Like Sep’s decisions, this story feels rushed.


Sixteen-year-old Sep (short for Giuseppina) wakes up on the first day of school to find that her lips are completely white.

With some lipstick on, she hopes for a miracle to restore her natural lip color. Her doctor confirms the beginnings of the skin condition vitiligo. Horrified by her blotchy body, Sep is unable to tell her friends, even as she draws the flirtatious attention of Joshua, captain of the football team. Napoli, known for her retellings of legends that explore female power and budding sexuality (Hush, 2007; Bound, 2004; etc.), develops those themes here in a contemporary setting. Sep is intelligent, old-fashioned and cautious, but she begins to change. She finds herself soliciting advice from the wiser, slightly older girl at the makeup counter. She talks to her mother in a way she never has before, telling her “I’m a fucking train wreck.” Within a few weeks, Sep goes from sweet 16 and never-been-kissed to straddling Joshua’s face in order to find out what sexual pleasure is. Rather than re-telling a specific, identifiable folktale, Napoli looks at the sexual transformation wrought by adolescence using Sep’s skin as a focus, awkwardly braiding in folkloric tropes—the makeup-counter girl as witch stand-in, for instance. Though the end refutes happily-ever-after in a satisfying way, the sketchy plot, heavy on dialogue, is unconvincing.

Like Sep’s decisions, this story feels rushed. (Fiction. 14-17)

Pub Date: Aug. 6, 2013

ISBN: 978-1-4778-1721-6

Page Count: 352

Publisher: Skyscape

Review Posted Online: June 8, 2013

Kirkus Reviews Issue: June 15, 2013

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Full of drama, emotional turmoil, and high stakes.


From the Aurelian Cycle series , Vol. 1

What happens to the world after the dust from a revolution has settled?

Friends Annie and Lee were children from very different circles when Atreus killed Lee’s father, dragonlord Leon Stormscourge, ending the uprising on the bloodiest day in Callipolis’ history. For too long the dragonriders held all the power while their people starved and lived in fear. Nine years later, a new generation of dragonriders is emerging, children selected and trained on merit, not bloodlines. Their dragons are finally mature enough for them to compete for Firstrider, a position of power that can give Lee back a small part of what his family lost. However, not only is Lee competing against Annie, but rumors are circulating that some of the royal family have survived and have dragons of their own. Everyone will have to make a choice: Restore the old regime, support the First Protector and the new caste system he created, or look for a new way, no matter what the cost. From the beginning, this book pulls readers in with political intrigue and action. What keeps them invested, however, are the complex relationships between many cast members. Choices are complex, and the consequences for all could be deadly. The world is well fleshed out and believable. Annie and Lee are light skinned; secondary characters are diverse, and race is a nonissue in this world.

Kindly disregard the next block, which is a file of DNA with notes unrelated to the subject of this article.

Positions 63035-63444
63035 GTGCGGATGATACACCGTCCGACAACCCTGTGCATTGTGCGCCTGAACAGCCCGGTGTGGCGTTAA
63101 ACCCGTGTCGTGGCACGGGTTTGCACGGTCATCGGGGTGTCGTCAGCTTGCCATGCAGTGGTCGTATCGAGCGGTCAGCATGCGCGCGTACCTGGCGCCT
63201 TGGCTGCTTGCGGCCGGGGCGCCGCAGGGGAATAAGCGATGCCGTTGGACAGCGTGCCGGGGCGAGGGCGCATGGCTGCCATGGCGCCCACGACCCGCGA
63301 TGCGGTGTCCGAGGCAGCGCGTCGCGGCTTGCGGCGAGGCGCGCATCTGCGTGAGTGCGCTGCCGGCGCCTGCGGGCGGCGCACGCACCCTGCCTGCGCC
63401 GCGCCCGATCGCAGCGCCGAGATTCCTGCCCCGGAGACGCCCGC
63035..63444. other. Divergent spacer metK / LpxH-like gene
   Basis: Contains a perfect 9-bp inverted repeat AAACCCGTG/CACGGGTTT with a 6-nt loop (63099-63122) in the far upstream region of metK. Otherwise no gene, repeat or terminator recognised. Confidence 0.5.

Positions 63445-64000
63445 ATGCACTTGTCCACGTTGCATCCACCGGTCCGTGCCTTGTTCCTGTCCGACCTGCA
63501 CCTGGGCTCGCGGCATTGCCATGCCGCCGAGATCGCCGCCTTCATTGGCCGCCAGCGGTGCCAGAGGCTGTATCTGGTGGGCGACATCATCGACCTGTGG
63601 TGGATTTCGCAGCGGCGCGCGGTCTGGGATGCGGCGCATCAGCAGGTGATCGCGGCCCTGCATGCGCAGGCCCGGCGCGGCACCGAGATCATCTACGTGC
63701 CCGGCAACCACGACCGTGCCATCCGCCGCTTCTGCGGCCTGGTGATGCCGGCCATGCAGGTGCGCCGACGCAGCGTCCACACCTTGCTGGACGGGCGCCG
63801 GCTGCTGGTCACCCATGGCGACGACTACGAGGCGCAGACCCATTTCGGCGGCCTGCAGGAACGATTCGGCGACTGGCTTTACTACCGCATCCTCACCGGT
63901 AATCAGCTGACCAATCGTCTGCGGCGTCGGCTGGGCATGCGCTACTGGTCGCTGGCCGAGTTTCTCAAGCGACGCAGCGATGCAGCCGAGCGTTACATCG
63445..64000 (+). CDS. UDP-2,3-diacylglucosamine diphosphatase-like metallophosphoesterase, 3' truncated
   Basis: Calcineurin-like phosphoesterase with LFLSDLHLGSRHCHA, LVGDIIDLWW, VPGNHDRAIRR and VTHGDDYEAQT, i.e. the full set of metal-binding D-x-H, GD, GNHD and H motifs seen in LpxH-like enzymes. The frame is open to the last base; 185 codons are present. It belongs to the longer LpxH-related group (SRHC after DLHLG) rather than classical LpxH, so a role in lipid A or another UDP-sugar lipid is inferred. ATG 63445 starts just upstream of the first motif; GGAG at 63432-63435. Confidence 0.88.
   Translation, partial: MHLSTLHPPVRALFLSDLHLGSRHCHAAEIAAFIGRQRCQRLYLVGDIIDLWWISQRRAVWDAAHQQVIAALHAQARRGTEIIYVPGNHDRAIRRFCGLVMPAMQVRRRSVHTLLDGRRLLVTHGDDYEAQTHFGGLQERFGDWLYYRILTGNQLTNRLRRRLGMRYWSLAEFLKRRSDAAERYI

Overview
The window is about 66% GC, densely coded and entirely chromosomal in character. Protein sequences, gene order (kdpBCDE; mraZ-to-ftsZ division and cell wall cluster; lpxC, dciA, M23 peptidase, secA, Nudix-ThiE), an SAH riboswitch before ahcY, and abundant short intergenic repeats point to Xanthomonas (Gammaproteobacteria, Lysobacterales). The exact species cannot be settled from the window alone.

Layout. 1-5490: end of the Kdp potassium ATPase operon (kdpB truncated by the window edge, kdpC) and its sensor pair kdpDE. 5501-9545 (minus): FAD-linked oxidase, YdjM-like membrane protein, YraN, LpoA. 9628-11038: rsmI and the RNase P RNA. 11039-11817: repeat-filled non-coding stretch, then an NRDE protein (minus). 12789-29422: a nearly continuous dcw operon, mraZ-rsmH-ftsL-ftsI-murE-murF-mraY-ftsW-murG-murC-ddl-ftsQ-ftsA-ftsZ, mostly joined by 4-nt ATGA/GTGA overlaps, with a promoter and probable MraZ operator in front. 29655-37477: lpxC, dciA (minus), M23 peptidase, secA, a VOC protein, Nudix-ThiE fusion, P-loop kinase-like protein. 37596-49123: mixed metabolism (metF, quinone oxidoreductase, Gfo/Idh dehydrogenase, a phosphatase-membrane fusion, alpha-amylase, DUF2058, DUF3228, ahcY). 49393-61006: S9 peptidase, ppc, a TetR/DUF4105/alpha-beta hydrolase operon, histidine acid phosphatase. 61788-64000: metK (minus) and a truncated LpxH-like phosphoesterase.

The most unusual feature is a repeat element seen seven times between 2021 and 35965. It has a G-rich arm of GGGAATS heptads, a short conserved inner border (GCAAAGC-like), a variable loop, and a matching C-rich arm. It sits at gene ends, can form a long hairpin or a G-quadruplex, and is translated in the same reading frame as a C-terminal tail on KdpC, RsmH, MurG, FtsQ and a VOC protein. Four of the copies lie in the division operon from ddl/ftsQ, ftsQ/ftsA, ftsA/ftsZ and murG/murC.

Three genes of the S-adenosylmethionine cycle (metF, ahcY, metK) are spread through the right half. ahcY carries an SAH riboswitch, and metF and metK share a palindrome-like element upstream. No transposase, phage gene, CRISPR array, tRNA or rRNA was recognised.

Full of drama, emotional turmoil, and high stakes. (author’s note) (Fantasy.14-17)

Pub Date: Oct. 15, 2019

ISBN: 978-0-525-51821-1

Page Count: 448

Publisher: Putnam

Review Posted Online: July 24, 2019

Kirkus Reviews Issue: Aug. 15, 2019

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Several yards short of a touchdown.


A transgender boy starting over at a new school falls hard for a popular cheerleader with a reputation to protect in this debut.

On the first day of senior year, transgender boy Pony locks eyes with cisgender cheerleader Georgia. They both have pasts they want to leave behind. No one at Hillcrest High knows that Pony is transgender, and he intends to keep it that way. Georgia’s last boyfriend shook her trust in boys, and now she’s determined to forget him. As mutual attraction draws them together, Pony and Georgia must decide what they are willing to risk for a relationship. Pony’s best friend, Max, who is also transgender, disapproves of Pony’s choice to live stealth; this disagreement leads to serious conflict in their relationship. Meanwhile, Georgia and Pony behave as if Pony’s trans identity was a secret he was lying to her about rather than private information for him to share of his own volition. The characters only arrive at a hopeful resolution after Pony pays high physical and emotional prices. McSmith places repeated emphasis on the born-in-the-wrong-body narrative when the characters discuss trans identities. Whiteness is situated as the norm, and all main characters are white.

Several yards short of a touchdown. (Fiction. 14-17)

Pub Date: May 26, 2020

ISBN: 978-0-06-294317-0

Page Count: 368

Publisher: HarperTeen

Review Posted Online: Feb. 9, 2020

Kirkus Reviews Issue: March 15, 2020

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